It’s time to look back on 2019! Check our blog between Christmas and New Year’s for a variety of stories and memories of 2019 from the staff and volunteers of the Wildlife Center of Virginia.
The highlight of my year was treating an adult female North American beaver (Castor canadensis). This patient was found in a parking lot, making no efforts to move. She was transferred to Wellesley Animal Hospital in Richmond for initial triage and stabilization and then brought to the Wildlife Center later that day.
When the beaver arrived at the Wildlife Center, she was very weak and had multiple wounds on her back and tail. Some of these wounds were infected, and some were old healed wounds. We will never know for sure what caused these wounds, but beavers are very territorial, so I suspect that this was an older beaver that had been pushed out of her territory.
We treated the beaver for her wounds and set up a large outdoor enclosure for her. The combination of the beaver’s wounds and her species’ natural history presented a bit of an issue. The wounds needed to be kept dry in order to prevent infection and heal appropriately, but beavers themselves are designed to be in water! Simple behaviors like defecation need to be performed in the water. We were able to compromise and set up a very shallow water dish for her that allowed her to defecate, but still kept the wounds dry.
Initially, the beaver was very weak, so she required daily assistance when getting into the water, and needed assistance eating. For several days, I had to syringe feed her a special liquid diet for herbivores because she was making no efforts to eat on her own, and her lack of nutrition would only perpetuate her weakness.
With time, she started eating on her own, getting in the water on her own, and becoming defensive toward us! She’d slap her tail when we came to change the water and moved quickly into her den to avoid human interaction.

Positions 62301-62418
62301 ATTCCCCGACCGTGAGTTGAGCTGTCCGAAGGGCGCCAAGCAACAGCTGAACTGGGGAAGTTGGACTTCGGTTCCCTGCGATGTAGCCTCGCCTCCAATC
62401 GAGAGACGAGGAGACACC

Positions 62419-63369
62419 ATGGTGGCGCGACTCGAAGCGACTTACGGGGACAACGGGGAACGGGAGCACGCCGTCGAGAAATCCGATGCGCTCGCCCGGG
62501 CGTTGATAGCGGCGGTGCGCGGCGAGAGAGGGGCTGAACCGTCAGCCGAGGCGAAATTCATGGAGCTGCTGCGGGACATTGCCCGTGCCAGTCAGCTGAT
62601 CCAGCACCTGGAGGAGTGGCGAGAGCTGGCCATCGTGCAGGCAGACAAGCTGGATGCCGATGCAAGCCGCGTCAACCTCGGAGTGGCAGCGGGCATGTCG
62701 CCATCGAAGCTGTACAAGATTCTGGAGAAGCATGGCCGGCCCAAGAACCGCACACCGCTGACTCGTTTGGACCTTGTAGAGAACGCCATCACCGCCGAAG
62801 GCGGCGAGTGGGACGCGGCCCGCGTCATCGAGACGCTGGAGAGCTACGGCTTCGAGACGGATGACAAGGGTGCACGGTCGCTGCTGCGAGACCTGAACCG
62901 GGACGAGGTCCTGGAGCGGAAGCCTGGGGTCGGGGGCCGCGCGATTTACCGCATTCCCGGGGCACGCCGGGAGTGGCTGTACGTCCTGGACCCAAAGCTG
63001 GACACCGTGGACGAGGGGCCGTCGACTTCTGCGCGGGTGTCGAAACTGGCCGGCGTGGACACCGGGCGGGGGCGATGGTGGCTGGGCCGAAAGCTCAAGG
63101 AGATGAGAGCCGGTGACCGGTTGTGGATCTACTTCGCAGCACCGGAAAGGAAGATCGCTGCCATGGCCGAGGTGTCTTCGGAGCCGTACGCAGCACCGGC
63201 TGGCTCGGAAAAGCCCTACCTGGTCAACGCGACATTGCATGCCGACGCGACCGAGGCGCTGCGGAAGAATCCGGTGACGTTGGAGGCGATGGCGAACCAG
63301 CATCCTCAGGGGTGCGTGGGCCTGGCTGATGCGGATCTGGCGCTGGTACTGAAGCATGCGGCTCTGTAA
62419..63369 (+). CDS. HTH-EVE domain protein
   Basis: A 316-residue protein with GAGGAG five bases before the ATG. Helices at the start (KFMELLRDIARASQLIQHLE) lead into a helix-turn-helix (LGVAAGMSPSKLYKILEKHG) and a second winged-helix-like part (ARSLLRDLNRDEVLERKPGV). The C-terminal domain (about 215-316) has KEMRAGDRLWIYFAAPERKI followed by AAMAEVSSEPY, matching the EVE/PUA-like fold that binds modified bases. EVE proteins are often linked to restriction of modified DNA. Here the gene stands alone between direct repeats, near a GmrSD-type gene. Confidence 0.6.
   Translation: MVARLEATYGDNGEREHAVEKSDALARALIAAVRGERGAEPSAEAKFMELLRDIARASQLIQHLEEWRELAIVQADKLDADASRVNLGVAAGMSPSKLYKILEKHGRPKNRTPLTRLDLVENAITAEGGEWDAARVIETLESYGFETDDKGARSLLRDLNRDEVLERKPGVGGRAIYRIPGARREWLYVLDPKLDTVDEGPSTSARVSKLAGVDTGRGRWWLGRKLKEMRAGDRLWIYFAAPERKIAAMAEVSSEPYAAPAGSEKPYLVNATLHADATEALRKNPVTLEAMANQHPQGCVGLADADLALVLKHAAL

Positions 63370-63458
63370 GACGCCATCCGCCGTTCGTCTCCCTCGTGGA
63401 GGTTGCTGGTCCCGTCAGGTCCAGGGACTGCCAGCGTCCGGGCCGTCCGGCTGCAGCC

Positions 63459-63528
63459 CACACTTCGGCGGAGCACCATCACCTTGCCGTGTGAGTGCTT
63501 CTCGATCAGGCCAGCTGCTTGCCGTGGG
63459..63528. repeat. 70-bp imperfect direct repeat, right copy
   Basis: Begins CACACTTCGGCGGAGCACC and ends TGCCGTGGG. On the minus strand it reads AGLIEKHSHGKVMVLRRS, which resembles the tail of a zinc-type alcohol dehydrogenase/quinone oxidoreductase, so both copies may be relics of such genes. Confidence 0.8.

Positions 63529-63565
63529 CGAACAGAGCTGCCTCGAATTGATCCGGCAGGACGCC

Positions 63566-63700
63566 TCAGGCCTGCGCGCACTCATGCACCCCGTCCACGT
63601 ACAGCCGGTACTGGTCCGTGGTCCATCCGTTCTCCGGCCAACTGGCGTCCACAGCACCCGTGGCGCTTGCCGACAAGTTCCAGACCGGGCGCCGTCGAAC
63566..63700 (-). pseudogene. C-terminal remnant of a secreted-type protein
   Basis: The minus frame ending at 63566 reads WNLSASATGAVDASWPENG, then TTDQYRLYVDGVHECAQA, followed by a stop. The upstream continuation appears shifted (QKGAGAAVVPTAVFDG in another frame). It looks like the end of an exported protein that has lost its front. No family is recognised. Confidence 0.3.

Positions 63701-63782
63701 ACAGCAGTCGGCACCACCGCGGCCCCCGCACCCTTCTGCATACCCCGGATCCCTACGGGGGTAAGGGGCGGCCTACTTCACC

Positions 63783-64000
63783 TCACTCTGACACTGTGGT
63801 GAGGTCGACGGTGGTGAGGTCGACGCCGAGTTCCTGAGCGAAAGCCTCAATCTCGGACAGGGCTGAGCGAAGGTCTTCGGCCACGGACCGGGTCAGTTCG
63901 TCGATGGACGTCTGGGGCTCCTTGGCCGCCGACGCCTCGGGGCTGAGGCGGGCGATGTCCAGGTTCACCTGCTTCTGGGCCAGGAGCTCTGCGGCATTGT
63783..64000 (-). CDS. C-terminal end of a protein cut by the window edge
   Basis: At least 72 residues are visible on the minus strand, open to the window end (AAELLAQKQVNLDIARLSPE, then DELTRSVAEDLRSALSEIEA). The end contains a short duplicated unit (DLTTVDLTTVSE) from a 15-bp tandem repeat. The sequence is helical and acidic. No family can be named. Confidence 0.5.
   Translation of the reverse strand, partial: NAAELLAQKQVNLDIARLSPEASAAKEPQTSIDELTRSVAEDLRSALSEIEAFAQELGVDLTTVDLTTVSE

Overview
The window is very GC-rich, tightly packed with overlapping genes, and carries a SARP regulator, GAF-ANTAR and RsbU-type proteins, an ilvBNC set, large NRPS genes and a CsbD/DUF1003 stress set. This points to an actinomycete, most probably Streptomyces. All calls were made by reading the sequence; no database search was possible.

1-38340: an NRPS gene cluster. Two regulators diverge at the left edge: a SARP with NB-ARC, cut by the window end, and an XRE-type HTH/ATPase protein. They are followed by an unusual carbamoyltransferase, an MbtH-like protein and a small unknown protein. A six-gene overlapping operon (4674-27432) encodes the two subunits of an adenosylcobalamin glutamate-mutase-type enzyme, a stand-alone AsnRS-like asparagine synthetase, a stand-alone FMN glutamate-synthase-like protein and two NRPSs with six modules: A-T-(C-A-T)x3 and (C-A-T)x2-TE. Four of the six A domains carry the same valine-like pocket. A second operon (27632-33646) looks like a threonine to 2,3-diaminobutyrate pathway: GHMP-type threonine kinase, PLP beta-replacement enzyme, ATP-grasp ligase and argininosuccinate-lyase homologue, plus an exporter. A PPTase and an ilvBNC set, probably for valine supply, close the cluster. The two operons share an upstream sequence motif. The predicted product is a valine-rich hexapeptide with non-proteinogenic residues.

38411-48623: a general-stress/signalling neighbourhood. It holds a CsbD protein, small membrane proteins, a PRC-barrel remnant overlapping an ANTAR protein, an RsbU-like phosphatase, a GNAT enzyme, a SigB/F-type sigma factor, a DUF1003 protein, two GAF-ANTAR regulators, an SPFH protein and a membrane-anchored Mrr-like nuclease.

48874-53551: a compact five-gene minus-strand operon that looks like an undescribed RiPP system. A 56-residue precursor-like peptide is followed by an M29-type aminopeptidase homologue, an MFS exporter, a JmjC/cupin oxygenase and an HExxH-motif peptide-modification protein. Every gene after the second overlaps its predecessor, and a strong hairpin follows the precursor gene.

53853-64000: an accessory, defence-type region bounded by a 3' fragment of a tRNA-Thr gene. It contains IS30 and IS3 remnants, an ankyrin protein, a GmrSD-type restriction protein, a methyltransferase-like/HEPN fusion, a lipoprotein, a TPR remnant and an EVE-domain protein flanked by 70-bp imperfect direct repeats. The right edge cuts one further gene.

Beavers invest an incredible amount of time and effort into building dams and lodges, and accordingly, are quite defensive of this territory! For many reasons, we knew that the location this beaver was found would not be an ideal location for release. Unfortunately, as human development continues, human/beaver conflict is increasing. Beavers dam culverts and other urban drainage solutions, which can lead to the flooding of human-occupied areas. While this can be difficult for urban development, beavers can significantly benefit ecosystems. While going about their daily life, they help to replenish wetlands and create freshwater ecosystems that support many other animals’ lives!
Luckily, a USDA biologist in the area was “looking” for a beaver to provide all these benefits to a piece of land in the area. Release was approved and the beaver went to her new “home” after about a month in our care.
Beavers are the national animal of Canada and are used as symbols for many organizations within the country. The beaver is even featured on our nickel! Being a fan of rodents (beavers are the largest rodent in North America!), and from Canada, I expect that it comes as no surprise that this was my favorite patient of 2019!
-- Dr. Karra Pierce, Senior Veterinary Intern